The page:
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  • Writer's pictureJ.D. Solomon

Drinking Water Contaminants Impact Project Development

USEPA’s draft Contaminant Candidate List (CCL 5) includes 66 chemicals, three chemical groups (per- and polyfluoroalkyl substances (PFAS), cyanotoxins, and disinfection byproducts (DBPs)), and 12 microbes, which were selected from a universe of chemicals used in commerce, pesticides, biological toxins, disinfection byproducts, and waterborne pathogens.

EPA requested comments on the Draft CCL 5 and the process used to select the contaminants in July. Contaminants listed on the CCL may require future regulation under the Safe Drinking Water Act (SDWA). The comment period closed on September 17, 2021.

Contaminants on the CLL are currently not subject to any proposed or promulgated national primary drinking water regulations but are known or anticipated to occur in public water systems.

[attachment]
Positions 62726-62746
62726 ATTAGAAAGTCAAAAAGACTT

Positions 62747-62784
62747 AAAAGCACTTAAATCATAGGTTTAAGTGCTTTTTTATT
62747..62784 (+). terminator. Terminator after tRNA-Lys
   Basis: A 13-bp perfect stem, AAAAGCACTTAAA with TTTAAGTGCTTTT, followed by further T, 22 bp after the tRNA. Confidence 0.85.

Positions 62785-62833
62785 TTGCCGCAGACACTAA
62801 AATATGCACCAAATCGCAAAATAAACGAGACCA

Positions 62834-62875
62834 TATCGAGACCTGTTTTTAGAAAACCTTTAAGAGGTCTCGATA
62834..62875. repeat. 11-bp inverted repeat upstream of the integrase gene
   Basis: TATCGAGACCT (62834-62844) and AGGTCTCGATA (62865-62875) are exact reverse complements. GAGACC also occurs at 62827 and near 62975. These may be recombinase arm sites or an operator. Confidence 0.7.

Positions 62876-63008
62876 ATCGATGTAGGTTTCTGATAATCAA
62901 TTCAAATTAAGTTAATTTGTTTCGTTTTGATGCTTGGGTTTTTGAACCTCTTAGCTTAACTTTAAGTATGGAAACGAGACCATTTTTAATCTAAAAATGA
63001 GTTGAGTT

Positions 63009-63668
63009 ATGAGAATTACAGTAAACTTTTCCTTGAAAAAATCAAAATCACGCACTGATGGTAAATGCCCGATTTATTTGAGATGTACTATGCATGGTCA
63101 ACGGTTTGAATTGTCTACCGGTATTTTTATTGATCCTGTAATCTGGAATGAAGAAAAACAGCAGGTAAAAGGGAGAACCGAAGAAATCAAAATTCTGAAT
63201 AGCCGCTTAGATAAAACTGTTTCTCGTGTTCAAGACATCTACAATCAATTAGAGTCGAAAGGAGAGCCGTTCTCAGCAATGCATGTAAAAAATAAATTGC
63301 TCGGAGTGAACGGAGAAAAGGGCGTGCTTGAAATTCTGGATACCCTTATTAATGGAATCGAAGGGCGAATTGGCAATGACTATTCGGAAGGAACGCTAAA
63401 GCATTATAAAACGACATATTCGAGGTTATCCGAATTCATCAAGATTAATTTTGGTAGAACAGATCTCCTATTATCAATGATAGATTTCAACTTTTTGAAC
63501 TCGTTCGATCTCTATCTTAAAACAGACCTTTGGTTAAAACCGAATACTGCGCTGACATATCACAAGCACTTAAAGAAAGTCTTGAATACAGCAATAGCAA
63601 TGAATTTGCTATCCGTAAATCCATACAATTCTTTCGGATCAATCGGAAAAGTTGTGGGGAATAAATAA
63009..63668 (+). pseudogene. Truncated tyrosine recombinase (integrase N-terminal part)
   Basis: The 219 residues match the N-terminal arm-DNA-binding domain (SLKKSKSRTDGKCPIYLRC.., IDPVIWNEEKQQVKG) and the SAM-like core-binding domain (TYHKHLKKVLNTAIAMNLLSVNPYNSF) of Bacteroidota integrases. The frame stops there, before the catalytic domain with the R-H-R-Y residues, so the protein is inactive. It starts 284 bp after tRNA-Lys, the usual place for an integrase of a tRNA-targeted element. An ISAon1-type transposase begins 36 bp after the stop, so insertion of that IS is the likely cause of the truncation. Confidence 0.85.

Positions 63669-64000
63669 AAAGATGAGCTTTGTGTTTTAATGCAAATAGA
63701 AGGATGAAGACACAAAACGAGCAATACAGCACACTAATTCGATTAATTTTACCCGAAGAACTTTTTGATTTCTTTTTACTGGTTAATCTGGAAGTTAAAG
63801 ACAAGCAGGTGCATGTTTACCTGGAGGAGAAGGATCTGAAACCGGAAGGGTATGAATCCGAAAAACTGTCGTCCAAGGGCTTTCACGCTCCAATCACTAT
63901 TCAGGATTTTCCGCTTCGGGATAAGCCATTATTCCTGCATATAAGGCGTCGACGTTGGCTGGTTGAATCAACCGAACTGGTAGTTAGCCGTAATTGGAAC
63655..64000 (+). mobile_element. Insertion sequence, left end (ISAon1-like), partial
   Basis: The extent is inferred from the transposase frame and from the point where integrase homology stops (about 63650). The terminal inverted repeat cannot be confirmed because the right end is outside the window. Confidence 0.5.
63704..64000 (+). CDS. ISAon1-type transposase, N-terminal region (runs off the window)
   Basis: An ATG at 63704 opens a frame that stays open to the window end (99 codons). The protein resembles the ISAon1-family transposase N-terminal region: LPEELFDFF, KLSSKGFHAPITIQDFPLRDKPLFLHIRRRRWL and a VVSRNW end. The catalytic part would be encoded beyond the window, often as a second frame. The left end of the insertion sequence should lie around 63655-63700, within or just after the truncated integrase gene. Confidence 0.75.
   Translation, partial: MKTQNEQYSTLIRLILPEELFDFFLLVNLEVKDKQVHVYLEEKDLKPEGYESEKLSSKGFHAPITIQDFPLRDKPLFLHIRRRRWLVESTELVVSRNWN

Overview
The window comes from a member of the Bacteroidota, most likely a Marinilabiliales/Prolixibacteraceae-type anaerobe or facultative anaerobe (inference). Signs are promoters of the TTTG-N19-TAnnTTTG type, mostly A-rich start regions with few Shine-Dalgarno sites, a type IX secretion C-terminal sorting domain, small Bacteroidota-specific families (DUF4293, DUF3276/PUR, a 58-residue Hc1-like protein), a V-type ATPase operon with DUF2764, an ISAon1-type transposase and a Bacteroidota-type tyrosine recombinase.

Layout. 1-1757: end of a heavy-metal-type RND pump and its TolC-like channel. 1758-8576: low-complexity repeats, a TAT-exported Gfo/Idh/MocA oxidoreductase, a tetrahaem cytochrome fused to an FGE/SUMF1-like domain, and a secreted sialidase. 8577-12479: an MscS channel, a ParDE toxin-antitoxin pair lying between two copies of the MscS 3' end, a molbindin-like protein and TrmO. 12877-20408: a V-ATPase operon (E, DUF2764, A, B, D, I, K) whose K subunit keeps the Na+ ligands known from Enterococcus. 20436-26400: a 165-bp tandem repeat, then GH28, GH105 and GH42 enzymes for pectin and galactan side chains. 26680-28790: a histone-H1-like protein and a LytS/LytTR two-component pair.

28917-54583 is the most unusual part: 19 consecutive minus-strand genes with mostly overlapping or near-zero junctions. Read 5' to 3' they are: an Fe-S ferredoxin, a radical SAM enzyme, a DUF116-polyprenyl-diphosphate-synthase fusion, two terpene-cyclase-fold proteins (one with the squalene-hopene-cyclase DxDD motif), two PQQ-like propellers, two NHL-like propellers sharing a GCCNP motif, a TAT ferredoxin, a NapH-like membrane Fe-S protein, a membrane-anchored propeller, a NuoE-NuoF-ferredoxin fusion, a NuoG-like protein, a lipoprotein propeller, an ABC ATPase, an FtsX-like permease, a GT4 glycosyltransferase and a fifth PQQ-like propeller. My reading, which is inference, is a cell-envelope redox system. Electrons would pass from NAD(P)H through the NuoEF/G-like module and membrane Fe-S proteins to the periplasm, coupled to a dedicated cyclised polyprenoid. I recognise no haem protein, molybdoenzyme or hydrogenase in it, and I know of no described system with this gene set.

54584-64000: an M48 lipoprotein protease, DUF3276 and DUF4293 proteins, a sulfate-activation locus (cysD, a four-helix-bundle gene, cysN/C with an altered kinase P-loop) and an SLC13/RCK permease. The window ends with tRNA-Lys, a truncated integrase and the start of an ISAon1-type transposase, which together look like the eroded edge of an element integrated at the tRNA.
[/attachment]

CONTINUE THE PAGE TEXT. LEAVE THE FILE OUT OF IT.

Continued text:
How does this impact public projects? The list is broad – USEPA describes it "from a universe of chemicals" – and not all chemicals will be included. So for most water utilities, the impacts will not be directly on their current 5- or 7-year capital improvement programs. However, many states like North Carolina and New Jersey are already requiring higher standards than those currently used by USEPA. And with more third-party citizen science and lower laboratory detection levels, the planning and design for the next level of water system improvements should already be underway.

How does this impact private projects? The short answer is that water rates will be increasing throughout the country. The key question for your local water utility is whether they have already made some of the improvements (and the rates reflect it) or whether they have not (meaning future rates are going up). The good news is that many employees and shareholders are aware of the underlying environmental issues and water their water to be clean. The bad news is they do not understand that operating costs are going up.

JD Solomon, Inc provides services at the nexus of the built and natural environment. Contact us for more information on business case evaluations, tradeoffs analysis, and third party reviews relative to new project development.


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